educa wrote:Those edges do indeed look nice and PPI looks far better compared to cw.
it is not that bad that there is some coloration on the sides (golden is better then black of course) but as long as the upper side of the part isn't colored.

If anyone would be interested to try out one (or both) of these animals to see the finished result, then I would be very very interested to see it. This is mostly what my machine will have to do.


Bart,

I can try to run one of those files for you. I have 1/8" ply here and can do that. I will tell you right now that this will not be a problem as I have done similar things with my laser already. I did scroll saw work for Christmas presents this year and a few of them I engraved (that is vector cut not all the way through) text.

That said, I did learn a few things that will be handy for you.

1) There is no way to avoid getting smoke staining on the top of the cut, especially if you don't go through the piece with the cut.
2) You can make sure the staining happens on a mask rather than the wood. I will usually cover the piece with wide masking tape, cut it/vector engrave, and then take the masking tape off and the wood underneath looks very good and clean.
3) the under side of the cut is usually clean, but you can have marks from your table. The very narrow ribbed table I have now is much better, but can leave black marks where the laser crosses. They sand off very easy There isn't a dimple on the surface like there is in acrylic.
4) the kerf on the underside is much narrower than the top so if you have a bunch of very fine features to cut, make the laser exit side of the piece the top. This made a big impact with the very fine detailed scroll saw work I did for Christmas presents this year.
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Re: Getting More Power and Cutting Accuracy Out of Your Home

Postby dirktheeng » Fri Dec 30, 2011 4:05 pm

educa wrote:I do believe however that looking at the pictures will make people think that acrylic cut isn't very nice with ppi laser, because in fact you did a 3D cut which did not force through the whole piece of acryllic. It makes clear how deep you can aproximately go, but because the beam doesn't cut through, you get a really bad finish at the bottom, so I guess if you cut though 6mm acrylic, this will look a lot better.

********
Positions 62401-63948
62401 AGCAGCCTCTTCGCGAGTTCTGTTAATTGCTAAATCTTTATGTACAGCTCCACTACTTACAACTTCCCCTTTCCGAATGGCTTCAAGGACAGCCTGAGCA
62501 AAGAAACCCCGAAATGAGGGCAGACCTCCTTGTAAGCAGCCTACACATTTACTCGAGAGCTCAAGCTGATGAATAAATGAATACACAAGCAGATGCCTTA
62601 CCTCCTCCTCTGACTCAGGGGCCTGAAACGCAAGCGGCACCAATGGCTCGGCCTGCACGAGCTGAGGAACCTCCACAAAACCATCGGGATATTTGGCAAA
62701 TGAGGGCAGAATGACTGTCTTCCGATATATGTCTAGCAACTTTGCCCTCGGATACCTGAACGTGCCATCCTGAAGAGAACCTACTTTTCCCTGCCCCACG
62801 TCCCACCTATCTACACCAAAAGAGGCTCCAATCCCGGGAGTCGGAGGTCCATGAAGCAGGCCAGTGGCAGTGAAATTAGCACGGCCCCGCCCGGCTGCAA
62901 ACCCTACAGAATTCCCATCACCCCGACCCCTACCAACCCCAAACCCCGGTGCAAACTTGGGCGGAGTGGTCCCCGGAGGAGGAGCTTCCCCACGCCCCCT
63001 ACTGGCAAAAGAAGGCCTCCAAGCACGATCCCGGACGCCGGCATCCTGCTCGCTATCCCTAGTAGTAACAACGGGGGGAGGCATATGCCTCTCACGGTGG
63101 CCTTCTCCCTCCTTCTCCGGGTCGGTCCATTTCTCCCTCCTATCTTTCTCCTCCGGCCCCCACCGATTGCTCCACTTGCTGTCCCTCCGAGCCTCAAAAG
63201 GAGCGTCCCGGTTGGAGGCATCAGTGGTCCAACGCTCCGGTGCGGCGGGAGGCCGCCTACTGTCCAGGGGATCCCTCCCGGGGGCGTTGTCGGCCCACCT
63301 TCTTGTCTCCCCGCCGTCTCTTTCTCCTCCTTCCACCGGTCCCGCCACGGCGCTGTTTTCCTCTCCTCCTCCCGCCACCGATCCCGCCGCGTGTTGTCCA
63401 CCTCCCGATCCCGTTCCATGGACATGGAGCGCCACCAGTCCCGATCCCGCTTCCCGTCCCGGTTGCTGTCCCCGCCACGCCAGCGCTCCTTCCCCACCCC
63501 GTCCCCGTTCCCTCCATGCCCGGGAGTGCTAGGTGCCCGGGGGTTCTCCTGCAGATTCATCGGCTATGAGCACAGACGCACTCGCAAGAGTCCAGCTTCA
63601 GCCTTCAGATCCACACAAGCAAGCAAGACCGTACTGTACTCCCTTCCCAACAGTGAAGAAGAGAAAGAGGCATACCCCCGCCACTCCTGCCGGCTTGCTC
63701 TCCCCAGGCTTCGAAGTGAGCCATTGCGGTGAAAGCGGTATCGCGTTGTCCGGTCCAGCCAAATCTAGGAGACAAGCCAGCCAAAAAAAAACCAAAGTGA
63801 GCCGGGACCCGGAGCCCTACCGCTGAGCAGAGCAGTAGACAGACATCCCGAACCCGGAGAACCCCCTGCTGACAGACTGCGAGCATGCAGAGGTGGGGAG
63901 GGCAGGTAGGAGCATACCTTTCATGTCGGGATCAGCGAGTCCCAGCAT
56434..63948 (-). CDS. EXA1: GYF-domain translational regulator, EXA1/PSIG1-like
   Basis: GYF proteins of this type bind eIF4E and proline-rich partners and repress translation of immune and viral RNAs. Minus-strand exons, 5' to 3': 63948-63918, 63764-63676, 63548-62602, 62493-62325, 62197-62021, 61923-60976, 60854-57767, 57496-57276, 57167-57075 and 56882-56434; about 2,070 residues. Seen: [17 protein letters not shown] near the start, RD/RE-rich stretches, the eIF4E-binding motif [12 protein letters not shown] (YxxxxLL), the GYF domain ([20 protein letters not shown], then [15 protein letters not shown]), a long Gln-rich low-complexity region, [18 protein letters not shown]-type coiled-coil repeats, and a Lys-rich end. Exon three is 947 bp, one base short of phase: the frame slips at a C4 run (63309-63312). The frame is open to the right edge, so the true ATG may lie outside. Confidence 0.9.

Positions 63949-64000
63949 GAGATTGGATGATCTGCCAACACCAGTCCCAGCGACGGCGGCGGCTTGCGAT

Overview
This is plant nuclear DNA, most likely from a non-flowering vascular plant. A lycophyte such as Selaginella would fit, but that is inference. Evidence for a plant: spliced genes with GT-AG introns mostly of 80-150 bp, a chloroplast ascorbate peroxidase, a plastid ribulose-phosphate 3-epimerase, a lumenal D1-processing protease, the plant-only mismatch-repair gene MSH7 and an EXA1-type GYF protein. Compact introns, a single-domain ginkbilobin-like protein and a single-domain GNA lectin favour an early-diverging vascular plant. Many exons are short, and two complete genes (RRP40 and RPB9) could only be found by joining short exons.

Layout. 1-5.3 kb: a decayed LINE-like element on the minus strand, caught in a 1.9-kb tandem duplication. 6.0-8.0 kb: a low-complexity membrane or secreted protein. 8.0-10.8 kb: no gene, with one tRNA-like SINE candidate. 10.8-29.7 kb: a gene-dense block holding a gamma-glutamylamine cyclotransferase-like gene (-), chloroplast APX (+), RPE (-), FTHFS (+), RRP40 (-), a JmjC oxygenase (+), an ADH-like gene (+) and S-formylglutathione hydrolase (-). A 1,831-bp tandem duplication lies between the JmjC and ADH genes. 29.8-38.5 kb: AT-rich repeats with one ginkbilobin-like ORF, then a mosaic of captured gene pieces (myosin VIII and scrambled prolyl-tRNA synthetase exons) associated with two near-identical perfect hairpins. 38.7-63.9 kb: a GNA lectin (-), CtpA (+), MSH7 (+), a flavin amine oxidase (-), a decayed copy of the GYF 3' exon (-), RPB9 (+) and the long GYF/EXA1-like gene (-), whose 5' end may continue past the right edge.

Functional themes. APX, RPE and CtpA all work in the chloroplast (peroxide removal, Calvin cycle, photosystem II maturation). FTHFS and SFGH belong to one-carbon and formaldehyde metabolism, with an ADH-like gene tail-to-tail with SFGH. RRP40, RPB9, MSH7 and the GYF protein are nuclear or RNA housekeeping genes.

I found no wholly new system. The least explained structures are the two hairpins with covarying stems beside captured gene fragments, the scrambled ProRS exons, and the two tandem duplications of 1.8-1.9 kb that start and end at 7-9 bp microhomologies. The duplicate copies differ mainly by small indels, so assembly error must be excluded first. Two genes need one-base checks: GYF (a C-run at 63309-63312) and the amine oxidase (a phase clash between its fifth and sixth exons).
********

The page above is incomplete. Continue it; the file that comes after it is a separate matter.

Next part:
This is true. The test was not meant to show that you get awesome results at the bottom of the cut, but really they aren't that bad. You have to remember that this is fairly high magnification and all those ridges aren't that visible to the naked eye. When I vector engrave in the acrylic, it doesn't look bad. The other thing is that you won't see those parts when you cut through. Really if you want to compare cut edges, you should cut them on the material you want to work with and cut all the way through. These tests were designed to show 3 main things: 1) heat distortion effects and 2) what we need to set stuff to to get a certain penetration depth 3) qualitatively/relatively compare the side cut. I would expect the side quality to be similar to the upper portion of the cut, but the gas flow patterns will definitely be different which may effect the cut edge and you may end up with more cold gas flow in a through cut as well.
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Re: Getting More Power and Cutting Accuracy Out of Your Home

Postby dirktheeng » Fri Dec 30, 2011 4:15 pm

Bart,

Can you send me these in a different format? I'm not sure how to handle a *.plt file. The best thing would be an adobi illustrator file, but I can easily do a DXF too.
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Re: Getting More Power and Cutting Accuracy Out of Your Home

Postby educa » Fri Dec 30, 2011 4:31 pm

Dirk,

Plt is the hpgl output from coreldraw. I'm on mobile phone right now so cannot send directly, but when I come home I'll package a few different file formats. I think that will be in max about 3 hours.
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Re: Getting More Power and Cutting Accuracy Out of Your Home

Postby educa » Fri Dec 30, 2011 7:18 pm

The new models in both AI and DXF can be found at

http://www.libertclaeys.com/models.zip

Hope you can read them.
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Re: Getting More Power and Cutting Accuracy Out of Your Home

Postby BenJackson » Sat Dec 31, 2011 12:22 am

Unfortunately the DXF doesn't put the cutout on a different layer, but luckily it is a continuous profile that can easily be selected by itself.

Here I did two versions. The only difference is that I nearly cut through with my "scoring" marks (you can see pinholes of light through the piece whereever two of the marking lines intersect). Even the one on the right (where you can see the lines look "lighter" and there's less discoloration) I could have used even less power. They're sitting on a scrap of the same plywood so you can judge the level of discoloration.

P1000169.JPG
P1000170.JPG